Monday, 11 July 2011

Configuring Search Relevance for SharePoint

Search Relevance refers to the process of tuning the search results, so that it matches closely to the search query which the user is trying to find.
There are a number of factors which affects the presentation and sequence of the search results when a user attempts a search query.
  1. Precision (finding the right answers)
  2. Re Call (finding all the answers)
  3. Visual Design
  4. Usability
  5. Speed
The relevance ranking engine is based on information retrieval algorithms, adapted from Stephen Robertson’s BM25F algorithm. It is specifically tuned for the unique requirements of searching enterprise content. This approach orders results by decreasing probability of relevance to the query. Query terms describe the document and the query. Statistics about the terms and the result make up the ranking: the document length, the number of occurrences of the term in the document, and the number of documents in which each term occurs at all (this is repeated for each property). This is further enhanced by tracking body text and properties, such as title or author, individually. Yet, each enhancement to the model, adding features and facts about the document or the query, will contribute to better results.

While performing search, SharePoint performs two types of rankings.
1) Dynamic Ranking
2) Static Ranking
 Dynamic Ranking of Search Results
 This ranking is based on the search query term and the information available in various indexed metadata information. The calculation takes place at the Query Servers and depends on the basis of query text and term information matching.
 The following components are used for determining the dynamic search ranks for the search results.
Anchor Text
Anchor text is the text that is included with a hyperlink to describe the target content of that hyperlink. It only influences the rank and is not responsible for including the search result in the overall search result set.
Search indexes the anchor text from the following elements:
  • HTML anchor elements
  • Microsoft Windows SharePoint Services link lists
  • Microsoft Office SharePoint Portal Server 2003 listings
  • Microsoft Office Word 2007, Microsoft Office Excel 2007, and Microsoft Office PowerPoint 2007 hyperlinks (only for files using the new Office Open XML Formats)
Property Weighting

The property weighting is the process of assigning the weights or priorities to the various properties available in the search index.  These properties can be modified to improve the chances of the search results.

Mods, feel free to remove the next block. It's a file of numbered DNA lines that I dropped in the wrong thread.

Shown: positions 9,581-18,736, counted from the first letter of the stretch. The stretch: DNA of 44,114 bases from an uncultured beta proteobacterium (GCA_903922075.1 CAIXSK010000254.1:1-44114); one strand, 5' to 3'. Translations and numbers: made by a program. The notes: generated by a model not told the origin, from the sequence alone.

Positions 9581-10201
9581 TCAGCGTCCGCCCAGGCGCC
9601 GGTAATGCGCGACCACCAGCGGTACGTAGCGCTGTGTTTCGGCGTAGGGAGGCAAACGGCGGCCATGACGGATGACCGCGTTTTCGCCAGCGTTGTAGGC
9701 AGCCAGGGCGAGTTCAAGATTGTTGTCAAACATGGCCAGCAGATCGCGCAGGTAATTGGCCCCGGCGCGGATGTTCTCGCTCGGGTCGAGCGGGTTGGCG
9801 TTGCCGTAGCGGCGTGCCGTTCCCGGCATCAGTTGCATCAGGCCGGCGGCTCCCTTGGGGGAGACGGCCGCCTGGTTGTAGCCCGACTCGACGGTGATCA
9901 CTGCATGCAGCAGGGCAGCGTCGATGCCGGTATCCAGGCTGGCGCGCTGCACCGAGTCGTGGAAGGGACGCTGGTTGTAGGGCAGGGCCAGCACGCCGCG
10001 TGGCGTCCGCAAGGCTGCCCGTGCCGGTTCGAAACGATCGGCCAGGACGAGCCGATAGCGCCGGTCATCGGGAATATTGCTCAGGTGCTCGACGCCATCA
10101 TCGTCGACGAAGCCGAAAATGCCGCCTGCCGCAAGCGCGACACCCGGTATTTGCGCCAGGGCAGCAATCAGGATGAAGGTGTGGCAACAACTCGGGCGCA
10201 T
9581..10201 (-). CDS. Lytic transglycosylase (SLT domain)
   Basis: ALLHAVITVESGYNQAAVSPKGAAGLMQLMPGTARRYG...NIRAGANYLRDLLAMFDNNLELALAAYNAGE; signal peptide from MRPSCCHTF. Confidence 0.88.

Property Length Normalization
A content item can have many different properties of varying length. If the values in these properties are treated equally regardless of their size during relevance calculation, it can have a negative impact on the calculated rank. Length normalization adjusts the rank of a content item, based on the length of the property, and the length normalization setting.
URL Matching
The name of the site is one of the important search terms. The <a href=>SharePoint</a> search matches the name of the site to the URL of the site.
Title Extraction
Using the title value of a document in index server can help in returning a very high precision of search results. However, in many scenarios, this title of the document does not accurately reflect the content of the document.
  Static Ranking of search Results
This is independent of the search query and is set during the indexing phase on the index server.
The following parameters affect the static ranking of search results.
Click Distance
Click distance refers to the number of links between a content item and an "expert" page linking to the content item.
The more links that the crawler must travel from an authoritative page to the content item, the lower the relevance score. If there are multiple paths to a content item, relevance is calculated based on the shortest path, the one with the least amount of links from the authoritative page to the content item.
URL Depth
Important or relevant content is often located closer to the top of a site’s hierarchy, instead of in a location several levels deep in the site. As a result, the content has a shorter URL, so it is more easily remembered and accessed by the user. Enterprise Search makes use of this fact by reviewing URL depth, which refers to how many levels deep within a site the content item is found. The level is determined by reviewing the number of slash ("/") characters in the URL; the greater the number of slash characters in the URL path, the deeper the URL is for that content item. As a consequence, a large URL depth number can lower the relevance of that content.
Automatic Language Detection
Enterprise Search determines the user’s language based on "Accept-Language" headers from the browser they are using—automatic language detection. When calculating relevance, content that is retrieved in the user’s language is considered more relevant than content in other languages, with the exception of English language content. English language content is considered as relevant as content in the user’s language.
File Type Biasing
In most search scenarios, certain file types are more relevant than others. For example, HTML pages and Word documents are usually more relevant to a user’s search than an Excel spreadsheet or a plain text file.
Enterprise Search’s relevance calculation includes a ranking algorithm that ranks some file types higher than other file types. This applies to the following file types, listed in default ranking order in Enterprise Search, starting with the highest:
  • HTML Web pages
  • PowerPoint presentations
  • Word documents
  • XML files
  • Excel spreadsheets
  • Plain text files
  • List items
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